Tana French: The Wych Elm

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Life has been good to Toby Hennessy.  Always popular and successful, not even any  teenage angst, with an ideal job straight out of university and a loveable girlfriend, Melissa.  His mates grumble that he’s such a “lucky prick”, but they still love him. Then, in a single night, everything goes wrong. An apparently random attack leaves him severely traumatised and devastated by the loss of his perfect self.

It’s right then that he’s needed to look after his uncle Hugo in the old family home, the Ivy House.  Still scrambled in his thoughts, with holes in his memory and struggling to concentrate, he is beginning to relax into the atmosphere of mutual, grave, tender and careful kindness he, Melissa and Hugo are creating when everything is blown apart again with the discovery of a skeleton in the trunk of an ancient elm in the garden.  The police are everywhere, they seem to suspect him, and he begins to think that his cousins Susanna and Leon are setting him up. The more the past is gone over, the more his view of his own history and character is overturned until he doesn’t know who he is or what he might have done.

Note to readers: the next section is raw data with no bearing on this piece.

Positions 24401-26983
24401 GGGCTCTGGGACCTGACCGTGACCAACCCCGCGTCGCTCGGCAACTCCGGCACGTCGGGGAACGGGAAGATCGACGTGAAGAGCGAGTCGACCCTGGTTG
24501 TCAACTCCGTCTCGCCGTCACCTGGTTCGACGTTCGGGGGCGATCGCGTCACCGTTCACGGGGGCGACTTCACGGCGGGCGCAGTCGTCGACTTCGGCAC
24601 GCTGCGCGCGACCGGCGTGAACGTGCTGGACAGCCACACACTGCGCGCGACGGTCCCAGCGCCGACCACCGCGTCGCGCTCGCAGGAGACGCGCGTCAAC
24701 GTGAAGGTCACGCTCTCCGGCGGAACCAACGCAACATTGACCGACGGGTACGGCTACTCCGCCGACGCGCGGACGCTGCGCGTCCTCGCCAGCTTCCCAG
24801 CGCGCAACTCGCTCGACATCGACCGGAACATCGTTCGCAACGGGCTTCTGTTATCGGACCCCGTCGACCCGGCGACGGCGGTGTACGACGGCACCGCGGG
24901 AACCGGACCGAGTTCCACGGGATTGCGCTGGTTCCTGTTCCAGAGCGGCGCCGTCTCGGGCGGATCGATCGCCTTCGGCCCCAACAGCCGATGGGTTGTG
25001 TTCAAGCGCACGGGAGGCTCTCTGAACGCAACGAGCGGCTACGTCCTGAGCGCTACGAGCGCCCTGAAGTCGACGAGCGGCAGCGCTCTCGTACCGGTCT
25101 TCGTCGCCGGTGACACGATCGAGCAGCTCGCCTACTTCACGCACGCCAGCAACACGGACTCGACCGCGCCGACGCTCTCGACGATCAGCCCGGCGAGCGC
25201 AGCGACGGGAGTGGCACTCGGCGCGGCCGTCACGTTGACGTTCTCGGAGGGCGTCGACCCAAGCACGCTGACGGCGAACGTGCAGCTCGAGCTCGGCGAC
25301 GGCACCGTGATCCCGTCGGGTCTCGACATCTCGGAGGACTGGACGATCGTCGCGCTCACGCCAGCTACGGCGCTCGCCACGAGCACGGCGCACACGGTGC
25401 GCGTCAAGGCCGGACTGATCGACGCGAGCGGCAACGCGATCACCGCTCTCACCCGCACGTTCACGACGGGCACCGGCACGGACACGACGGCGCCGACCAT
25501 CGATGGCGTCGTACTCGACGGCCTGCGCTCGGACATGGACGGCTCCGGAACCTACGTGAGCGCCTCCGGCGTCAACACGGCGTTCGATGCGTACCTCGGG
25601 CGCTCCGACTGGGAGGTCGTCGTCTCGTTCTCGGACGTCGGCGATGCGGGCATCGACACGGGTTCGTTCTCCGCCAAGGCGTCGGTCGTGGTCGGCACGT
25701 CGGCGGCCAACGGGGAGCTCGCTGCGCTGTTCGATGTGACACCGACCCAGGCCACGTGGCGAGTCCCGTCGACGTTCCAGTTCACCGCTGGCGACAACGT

Toby’s state of mind, the criss-crossing layers of doubt about who people really are and what their motives might be, the faulty view of others that our ego creates,  and the genuine suspense – all this is masterfully done, as are the scenes of family life in the beloved old house. It’s psychologically very convincing and very cunningly plotted. A great read.

10 thoughts on “Tana French: The Wych Elm

  1. I keep hearing very positive things about this author, so maybe I should give her a try. My only concern is whether her work might prove too unsettling for me. It’s the reason why I usually stick to vintage crime where everything happens back in the past.

    1. I wouldn’t call it unsettling. It’s not graphically violent or creepy and it doesn’t give a bleak view of the world of today. It’s really more about how ordinary people deal with things that just come out of the blue, how easily our sense of self can wobble when we get off the safe tramlines of our everyday life.

  2. Less disturbing than most crime novels. The protagonist’s injuries which cracks open his self perception is nicely done, very intriguing. Pretty unlovable characters but its the genre for that.

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